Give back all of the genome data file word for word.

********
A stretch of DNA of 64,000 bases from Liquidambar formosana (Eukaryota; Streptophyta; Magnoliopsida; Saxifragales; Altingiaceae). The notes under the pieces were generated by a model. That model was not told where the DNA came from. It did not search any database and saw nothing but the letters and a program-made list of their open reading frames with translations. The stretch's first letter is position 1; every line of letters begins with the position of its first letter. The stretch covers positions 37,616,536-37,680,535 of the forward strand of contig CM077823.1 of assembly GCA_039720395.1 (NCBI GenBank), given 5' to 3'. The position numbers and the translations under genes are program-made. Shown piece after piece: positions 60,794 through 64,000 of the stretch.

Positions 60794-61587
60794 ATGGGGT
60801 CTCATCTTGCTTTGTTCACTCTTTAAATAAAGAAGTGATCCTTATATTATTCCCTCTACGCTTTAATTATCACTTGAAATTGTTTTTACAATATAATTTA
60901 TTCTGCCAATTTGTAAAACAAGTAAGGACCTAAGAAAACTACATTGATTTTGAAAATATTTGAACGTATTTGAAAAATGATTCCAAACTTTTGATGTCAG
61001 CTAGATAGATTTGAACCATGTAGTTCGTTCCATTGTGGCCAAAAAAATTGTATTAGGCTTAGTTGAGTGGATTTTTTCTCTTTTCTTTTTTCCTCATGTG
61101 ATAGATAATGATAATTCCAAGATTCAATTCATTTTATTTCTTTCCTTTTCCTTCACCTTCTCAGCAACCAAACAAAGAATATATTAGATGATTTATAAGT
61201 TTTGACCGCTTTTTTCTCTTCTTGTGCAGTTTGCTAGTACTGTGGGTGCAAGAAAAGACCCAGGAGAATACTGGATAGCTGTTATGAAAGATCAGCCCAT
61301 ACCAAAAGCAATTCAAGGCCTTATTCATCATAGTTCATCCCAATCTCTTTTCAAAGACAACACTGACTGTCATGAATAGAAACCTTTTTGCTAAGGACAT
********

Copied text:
A stretch of DNA of 64,000 bases from Liquidambar formosana (Eukaryota; Streptophyta; Magnoliopsida; Saxifragales; Altingiaceae). The notes under the pieces were generated by a model. That model was not told where the DNA came from. It did not search any database and saw nothing but the letters and a program-made list of their open reading frames with translations. The stretch's first letter is position 1; every line of letters begins with the position of its first letter. The stretch covers positions 37,616,536-37,680,535 of the forward strand of contig CM077823.1 of assembly GCA_039720395.1 (NCBI GenBank), given 5' to 3'. The position numbers and the translations under genes are program-made. Shown piece after piece: positions 60,794 through 64,000 of the stretch.

Positions 60794-61587
60794 ATGGGGT
60801 CTCATCTTGCTTTGTTCACTCTTTAAATAAAGAAGTGATCCTTATATTATTCCCTCTACGCTTTAATTATCACTTGAAATTGTTTTTACAATATAATTTA
60901 TTCTGCCAATTTGTAAAACAAGTAAGGACCTAAGAAAACTACATTGATTTTGAAAATATTTGAACGTATTTGAAAAATGATTCCAAACTTTTGATGTCAG
61001 CTAGATAGATTTGAACCATGTAGTTCGTTCCATTGTGGCCAAAAAAATTGTATTAGGCTTAGTTGAGTGGATTTTTTCTCTTTTCTTTTTTCCTCATGTG
61101 ATAGATAATGATAATTCCAAGATTCAATTCATTTTATTTCTTTCCTTTTCCTTCACCTTCTCAGCAACCAAACAAAGAATATATTAGATGATTTATAAGT
61201 TTTGACCGCTTTTTTCTCTTCTTGTGCAGTTTGCTAGTACTGTGGGTGCAAGAAAAGACCCAGGAGAATACTGGATAGCTGTTATGAAAGATCAGCCCAT
61301 ACCAAAAGCAATTCAAGGCCTTATTCATCATAGTTCATCCCAATCTCTTTTCAAAGACAACACTGACTGTCATGAATAGAAACCTTTTTGCTAAGGACAT